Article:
I think I really invented this because the first vise I did this on had the rather annoying habit of pinching my finger when its handle fell down. Ouch that hurt! But I grew to love this because I no longer had to try to balance the handle with one hand while spinning it, holding work in my other hand.

It's the little things ...



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    10 Discussions

    I have a pretty small vise, and I don't think it would work very well for me. I've learned to somehow spin my finger while opening and closing it.

    I think you can also make this really easily with several zip ties too!

    been having frustrations of my own lately... why not wire a DC motor with a belt to allow slippage... especially if you are constantly moving an object

    Great idea! I tried it out on my Panavise with .020 soft galvanized wire and it works beautifully. I made one change. Instead of bringing the wires back to the hub and twisting them together there, I terminated the wires at the end of the windings and hid the ends by forming them into tiny loops with a pair of round needle nose (I'm afraid of raw wire ends sticking out... I'll find every one).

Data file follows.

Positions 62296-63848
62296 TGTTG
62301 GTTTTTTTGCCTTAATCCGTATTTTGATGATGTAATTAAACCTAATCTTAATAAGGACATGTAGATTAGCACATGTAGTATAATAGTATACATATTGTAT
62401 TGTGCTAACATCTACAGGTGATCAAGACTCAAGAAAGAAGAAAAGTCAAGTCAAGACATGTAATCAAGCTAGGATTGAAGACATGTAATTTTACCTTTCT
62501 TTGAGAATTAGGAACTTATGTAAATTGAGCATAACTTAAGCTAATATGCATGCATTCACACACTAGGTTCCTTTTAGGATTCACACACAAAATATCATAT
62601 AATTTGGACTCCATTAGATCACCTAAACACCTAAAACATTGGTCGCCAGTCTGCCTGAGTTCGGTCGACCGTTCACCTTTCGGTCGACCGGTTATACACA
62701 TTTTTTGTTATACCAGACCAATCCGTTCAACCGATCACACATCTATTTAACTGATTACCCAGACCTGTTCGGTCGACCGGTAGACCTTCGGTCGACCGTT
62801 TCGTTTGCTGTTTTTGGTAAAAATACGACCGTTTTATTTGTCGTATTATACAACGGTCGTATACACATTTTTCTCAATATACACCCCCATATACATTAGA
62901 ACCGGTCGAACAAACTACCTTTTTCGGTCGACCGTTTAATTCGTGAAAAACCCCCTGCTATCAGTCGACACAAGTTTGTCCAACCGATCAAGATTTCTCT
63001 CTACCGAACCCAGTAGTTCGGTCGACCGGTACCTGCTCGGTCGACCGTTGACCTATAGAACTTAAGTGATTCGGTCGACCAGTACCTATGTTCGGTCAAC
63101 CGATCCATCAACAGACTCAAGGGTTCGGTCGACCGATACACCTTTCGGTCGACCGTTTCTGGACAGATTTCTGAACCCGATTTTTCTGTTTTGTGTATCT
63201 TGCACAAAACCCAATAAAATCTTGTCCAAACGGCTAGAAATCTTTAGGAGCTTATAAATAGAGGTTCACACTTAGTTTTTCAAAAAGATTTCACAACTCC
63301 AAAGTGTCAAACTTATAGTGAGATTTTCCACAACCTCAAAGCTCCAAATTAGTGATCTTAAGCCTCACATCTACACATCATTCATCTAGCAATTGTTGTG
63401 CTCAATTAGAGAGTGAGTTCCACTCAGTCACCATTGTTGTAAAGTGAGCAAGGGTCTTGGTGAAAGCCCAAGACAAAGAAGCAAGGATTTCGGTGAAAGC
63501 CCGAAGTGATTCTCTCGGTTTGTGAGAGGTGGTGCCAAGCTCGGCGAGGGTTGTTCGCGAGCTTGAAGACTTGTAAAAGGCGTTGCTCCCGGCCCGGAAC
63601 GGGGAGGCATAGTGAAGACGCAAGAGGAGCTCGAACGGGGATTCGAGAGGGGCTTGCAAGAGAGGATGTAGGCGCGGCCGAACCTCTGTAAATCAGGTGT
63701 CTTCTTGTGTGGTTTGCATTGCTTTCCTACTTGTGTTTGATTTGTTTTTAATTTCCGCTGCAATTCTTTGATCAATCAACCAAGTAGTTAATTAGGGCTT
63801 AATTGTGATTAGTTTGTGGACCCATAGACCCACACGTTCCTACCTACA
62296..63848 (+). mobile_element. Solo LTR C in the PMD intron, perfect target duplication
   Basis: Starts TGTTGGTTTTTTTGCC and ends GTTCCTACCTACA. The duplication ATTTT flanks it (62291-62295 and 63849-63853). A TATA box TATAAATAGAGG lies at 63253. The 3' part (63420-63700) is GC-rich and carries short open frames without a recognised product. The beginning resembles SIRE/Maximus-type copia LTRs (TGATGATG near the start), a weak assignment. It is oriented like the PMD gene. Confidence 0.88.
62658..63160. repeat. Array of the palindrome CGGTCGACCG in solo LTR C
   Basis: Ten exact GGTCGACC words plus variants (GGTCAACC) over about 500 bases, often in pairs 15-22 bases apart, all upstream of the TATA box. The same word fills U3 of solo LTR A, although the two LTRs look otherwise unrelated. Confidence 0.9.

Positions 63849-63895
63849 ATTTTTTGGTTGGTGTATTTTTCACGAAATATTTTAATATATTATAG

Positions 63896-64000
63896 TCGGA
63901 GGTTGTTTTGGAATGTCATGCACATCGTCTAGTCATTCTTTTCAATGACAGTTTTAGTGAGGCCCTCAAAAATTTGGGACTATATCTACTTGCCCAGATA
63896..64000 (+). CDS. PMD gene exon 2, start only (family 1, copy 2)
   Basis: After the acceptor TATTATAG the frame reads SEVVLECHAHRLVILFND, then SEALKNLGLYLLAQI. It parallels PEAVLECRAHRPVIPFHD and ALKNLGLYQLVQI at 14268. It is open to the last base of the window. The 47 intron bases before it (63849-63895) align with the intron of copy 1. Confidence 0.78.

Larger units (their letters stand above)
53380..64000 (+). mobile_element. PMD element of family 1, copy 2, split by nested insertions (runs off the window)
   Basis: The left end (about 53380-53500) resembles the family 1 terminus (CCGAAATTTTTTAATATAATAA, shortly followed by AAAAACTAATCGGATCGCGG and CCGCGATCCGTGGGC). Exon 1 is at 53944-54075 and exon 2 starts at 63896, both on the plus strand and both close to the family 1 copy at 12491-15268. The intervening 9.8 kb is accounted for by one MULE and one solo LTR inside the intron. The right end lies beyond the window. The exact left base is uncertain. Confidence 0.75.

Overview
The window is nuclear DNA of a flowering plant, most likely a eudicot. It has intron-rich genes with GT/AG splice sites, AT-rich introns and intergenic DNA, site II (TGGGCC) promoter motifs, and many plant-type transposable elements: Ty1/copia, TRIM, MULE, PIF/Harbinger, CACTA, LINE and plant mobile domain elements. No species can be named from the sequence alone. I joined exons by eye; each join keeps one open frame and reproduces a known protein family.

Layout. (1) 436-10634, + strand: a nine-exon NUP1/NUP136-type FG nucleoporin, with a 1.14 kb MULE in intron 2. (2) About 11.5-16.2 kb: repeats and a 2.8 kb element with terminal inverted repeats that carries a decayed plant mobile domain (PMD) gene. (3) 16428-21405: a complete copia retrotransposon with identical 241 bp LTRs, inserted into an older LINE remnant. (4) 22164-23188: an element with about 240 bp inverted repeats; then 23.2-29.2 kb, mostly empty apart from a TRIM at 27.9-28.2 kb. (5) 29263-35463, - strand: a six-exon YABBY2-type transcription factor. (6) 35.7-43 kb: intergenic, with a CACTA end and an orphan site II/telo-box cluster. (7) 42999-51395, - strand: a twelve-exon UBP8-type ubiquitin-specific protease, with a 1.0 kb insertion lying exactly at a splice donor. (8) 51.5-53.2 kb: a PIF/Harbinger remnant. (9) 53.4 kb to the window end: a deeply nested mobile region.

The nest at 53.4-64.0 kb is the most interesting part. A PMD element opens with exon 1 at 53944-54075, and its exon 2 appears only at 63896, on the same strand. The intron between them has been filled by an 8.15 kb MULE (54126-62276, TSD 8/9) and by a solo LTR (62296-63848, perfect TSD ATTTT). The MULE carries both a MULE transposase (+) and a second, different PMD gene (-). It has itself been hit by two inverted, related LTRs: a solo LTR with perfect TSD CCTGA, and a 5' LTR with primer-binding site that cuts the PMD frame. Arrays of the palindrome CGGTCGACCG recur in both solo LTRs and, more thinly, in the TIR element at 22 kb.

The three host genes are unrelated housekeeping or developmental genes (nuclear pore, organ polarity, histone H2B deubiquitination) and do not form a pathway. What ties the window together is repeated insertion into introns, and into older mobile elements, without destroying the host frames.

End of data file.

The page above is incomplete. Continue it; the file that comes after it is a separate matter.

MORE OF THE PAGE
Sliding the handle all the way over allowed me to fully open and close it in a couple of seconds.

    Tomorrow, I'll wrap one of my monster vises with .050 spring stainless. Spring steel should hold it's shape better and maybe need fewer windings as well.

    Nice Instructables... I'm going to follow you. Thanks for the tip.

    Ever count all your vices and clamps? You can never have enough.:)

    5 replies

    There are probably neater and cleaner ways to wrap the wire. I just started doing it the way I do because it is fast and easy and I never took the time to figure out anything else.

    I never took the time but rest assured I am a man of many vises

    You should see my Vise Grip collection ... I've added a few since I took this:

    As far as clamps go I'm pretty good with what I have now. Every now and again I still pick them up though. They're too hard to take a picture of.

    I used to sail quite a bit. Whenever I'd pull into an anchorage and start talking with my new neighbors, the conversation always gravitated to ground tackle (anchors).

    Since I built a workshop, I noticed the same thing about clamps. Why do we need so many? I do the same thing as you... Always looking... Not quite as many Vise Grips tho... Think it's a disease? And is it treatable?:)